Audible – Yes, this is the audio book services that is now owned by Amazon, and they make it possible for me to work through an extra 12-15 books a year when I’m traveling. Getting an audible subscription, I also took the opportunity to listen to some of my favorite reads from the past, and I was amazed to discover how differently I process books when I listen to them rather than read them. When it comes to remembering discrete facts, reading still works best for me. When it comes to getting inspired by an idea, listening works great. As I see it, audible helped me take self-directed learning to the next level.
North Star Academy – I contacted one of the founders early in 2012 hoping to take a trip out to MA and visit, but I still have not managed to do so. Even so, when I first came across their site and had a chance to chat and email with one of the founders, I was excited about the possibilities that it sparked in my thinking about alternative education. From their website, “North Star is a center for self-directed learning and community-based education functioning like a YMCA or other member-based organization. Member teens choose from among a wide array of educational options depending on their needs and interests.”
Academia.edu – At first, I was skeptical about this online social network for academics, but a year later, I’ve come to realize that I’ve built some amazing and fruitful partnerships through this site. For me, most of the power comes from learning about people with similar research interests, reading some of their work, chatting via email, and sometimes extending it to a Skype chat or sustained sharing on Twitter.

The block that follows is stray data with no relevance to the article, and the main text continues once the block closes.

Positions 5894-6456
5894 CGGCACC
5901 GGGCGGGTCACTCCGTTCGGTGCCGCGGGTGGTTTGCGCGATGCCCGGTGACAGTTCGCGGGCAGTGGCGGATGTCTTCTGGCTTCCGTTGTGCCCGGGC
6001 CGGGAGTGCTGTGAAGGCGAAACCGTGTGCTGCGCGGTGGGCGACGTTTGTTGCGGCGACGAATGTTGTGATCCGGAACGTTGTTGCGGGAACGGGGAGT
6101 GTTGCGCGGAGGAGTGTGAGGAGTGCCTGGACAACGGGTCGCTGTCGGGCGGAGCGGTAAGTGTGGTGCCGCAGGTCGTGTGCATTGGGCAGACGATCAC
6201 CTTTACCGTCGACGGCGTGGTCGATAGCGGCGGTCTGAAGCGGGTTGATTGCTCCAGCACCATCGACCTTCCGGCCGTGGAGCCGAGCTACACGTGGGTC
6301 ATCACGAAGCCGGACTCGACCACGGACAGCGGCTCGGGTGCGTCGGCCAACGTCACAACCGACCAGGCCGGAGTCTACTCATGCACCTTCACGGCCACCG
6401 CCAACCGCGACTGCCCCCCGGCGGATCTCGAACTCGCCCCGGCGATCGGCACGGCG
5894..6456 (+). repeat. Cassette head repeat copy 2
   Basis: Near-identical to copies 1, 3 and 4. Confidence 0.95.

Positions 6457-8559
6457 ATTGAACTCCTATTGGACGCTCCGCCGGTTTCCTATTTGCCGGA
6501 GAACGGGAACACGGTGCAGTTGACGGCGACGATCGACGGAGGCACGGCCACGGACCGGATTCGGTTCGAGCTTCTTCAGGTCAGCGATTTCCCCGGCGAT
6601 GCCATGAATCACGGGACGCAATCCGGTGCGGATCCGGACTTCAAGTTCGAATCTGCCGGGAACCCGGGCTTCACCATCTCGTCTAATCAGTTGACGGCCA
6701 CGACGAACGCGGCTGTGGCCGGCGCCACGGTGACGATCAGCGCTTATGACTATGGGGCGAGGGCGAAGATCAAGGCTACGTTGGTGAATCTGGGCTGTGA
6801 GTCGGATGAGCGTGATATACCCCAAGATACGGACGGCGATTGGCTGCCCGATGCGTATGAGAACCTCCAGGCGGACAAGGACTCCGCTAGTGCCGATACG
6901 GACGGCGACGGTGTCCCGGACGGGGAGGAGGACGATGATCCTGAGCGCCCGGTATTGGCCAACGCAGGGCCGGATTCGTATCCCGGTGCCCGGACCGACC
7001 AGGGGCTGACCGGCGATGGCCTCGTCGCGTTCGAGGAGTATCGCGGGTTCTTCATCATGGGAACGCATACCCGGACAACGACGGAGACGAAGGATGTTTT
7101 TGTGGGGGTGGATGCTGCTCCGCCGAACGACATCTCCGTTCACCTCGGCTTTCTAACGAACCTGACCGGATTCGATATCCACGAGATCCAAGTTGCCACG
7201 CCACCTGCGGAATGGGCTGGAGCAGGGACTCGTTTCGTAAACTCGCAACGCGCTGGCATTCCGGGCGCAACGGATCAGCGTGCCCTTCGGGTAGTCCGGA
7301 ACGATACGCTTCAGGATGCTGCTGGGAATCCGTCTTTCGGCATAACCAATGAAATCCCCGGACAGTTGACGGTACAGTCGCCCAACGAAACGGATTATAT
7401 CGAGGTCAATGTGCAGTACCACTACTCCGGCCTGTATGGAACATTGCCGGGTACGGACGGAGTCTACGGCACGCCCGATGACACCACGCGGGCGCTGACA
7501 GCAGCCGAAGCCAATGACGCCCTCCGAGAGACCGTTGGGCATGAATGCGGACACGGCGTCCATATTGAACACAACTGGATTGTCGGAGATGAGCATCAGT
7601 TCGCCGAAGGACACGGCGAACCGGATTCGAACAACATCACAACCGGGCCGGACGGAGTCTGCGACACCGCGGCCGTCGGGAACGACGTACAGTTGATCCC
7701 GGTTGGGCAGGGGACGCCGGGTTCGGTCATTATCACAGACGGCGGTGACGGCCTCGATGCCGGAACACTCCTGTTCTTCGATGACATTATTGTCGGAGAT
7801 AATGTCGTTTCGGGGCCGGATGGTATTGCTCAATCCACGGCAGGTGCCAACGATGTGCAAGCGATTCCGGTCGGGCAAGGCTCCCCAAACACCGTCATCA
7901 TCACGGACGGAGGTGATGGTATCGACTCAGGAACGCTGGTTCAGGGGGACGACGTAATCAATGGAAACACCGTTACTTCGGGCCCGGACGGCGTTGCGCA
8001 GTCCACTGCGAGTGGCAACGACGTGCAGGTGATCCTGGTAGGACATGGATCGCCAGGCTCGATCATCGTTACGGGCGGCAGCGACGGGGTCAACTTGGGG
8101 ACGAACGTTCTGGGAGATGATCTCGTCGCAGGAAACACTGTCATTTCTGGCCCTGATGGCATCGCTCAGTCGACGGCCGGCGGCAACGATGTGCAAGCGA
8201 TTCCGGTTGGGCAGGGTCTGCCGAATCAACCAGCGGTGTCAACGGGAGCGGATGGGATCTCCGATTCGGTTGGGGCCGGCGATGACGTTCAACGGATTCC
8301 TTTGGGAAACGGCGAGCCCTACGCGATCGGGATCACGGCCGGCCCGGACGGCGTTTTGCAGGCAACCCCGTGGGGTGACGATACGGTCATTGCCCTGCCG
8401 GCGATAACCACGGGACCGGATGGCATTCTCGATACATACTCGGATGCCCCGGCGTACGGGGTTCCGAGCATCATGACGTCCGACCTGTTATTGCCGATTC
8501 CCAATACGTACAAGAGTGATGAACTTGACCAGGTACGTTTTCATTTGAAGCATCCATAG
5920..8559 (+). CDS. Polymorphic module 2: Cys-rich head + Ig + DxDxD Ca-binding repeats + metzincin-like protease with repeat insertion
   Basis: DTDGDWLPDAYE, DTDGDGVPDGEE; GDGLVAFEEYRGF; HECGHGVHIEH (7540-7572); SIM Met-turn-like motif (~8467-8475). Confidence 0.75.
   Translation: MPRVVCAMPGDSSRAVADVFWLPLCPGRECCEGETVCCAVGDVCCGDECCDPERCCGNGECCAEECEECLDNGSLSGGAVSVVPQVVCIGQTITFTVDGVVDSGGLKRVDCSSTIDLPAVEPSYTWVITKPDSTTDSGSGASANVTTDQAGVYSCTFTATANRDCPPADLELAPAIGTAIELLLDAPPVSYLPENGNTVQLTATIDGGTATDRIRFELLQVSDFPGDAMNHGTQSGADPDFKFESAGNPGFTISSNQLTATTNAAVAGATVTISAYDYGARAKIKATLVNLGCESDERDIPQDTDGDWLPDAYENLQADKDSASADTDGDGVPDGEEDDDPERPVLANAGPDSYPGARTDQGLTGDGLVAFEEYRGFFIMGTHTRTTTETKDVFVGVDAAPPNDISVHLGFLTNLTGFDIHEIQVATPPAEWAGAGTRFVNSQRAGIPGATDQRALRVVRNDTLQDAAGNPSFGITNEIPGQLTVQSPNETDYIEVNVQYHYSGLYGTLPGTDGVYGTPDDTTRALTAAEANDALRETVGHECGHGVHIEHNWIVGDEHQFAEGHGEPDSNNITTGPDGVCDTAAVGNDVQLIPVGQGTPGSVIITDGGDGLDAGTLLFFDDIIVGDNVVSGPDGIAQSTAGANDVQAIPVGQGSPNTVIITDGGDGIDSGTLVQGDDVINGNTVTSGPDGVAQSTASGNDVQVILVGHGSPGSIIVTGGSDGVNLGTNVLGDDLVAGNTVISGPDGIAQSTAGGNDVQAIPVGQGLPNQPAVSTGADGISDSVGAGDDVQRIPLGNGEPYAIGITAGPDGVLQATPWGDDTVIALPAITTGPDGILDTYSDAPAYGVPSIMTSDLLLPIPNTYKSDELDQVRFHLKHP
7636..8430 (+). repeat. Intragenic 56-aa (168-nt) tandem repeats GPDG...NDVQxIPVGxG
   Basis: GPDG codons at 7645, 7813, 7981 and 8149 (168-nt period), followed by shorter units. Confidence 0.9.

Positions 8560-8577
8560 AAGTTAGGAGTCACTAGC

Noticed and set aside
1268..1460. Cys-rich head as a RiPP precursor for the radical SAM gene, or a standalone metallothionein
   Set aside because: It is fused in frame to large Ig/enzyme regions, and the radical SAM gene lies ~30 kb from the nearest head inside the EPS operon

TED – It is hard to find someone who doesn’t benefit from an occasional and inspiring TED talk. I’ve always appreciated them for a little inspiration or just stretching me to think about and experience ideas from a different discipline or a new perspective. This year I also started participating in several of the live streamed TED events. A live video steam along with an active Twitter stream made for some excellent learning experiences.
Alternative Universities – I’ll give you a little insight into one of my secret strategies for brainstorming and thinking differently about education. It isn’t anything earth-shattering. I just Google “Alternative University” and click on the Wikipedia page that comes up. What you find is a list of fresh and inspiriting approaches to teaching and learning: serving learning, self-directed learning, schools that focus upon the great books of the Western world, and schools that found wisdom in setting aside letter grades for something more substantive and academically challenging. Spend an hour browsing though some of their vision statements and other resources, and it gives you a fresh perspective on the possibilities of education. It helps me reconsider what is essential, what is important, and what is merely present in my learning organization. I know that this isn’t a single learning organization, but the “alternative University” group has certainly inspired me in 2012. I’m hoping to visit a few more of them this year as well. Web sites are nice, but that can’t replace the direct experience (unless, of course, it is an online University).
St. Paul Lutheran School – Unless you live in my area, you have probably never heard of it. They are not doing anything especially innovative, but they are doing something that inspires me. One committed teacher is doing an amazing job inspiring my son. For that reason, it makes the list for me. Even (or maybe especially) in 2012; a caring, committed, creative teacher can do amazing things.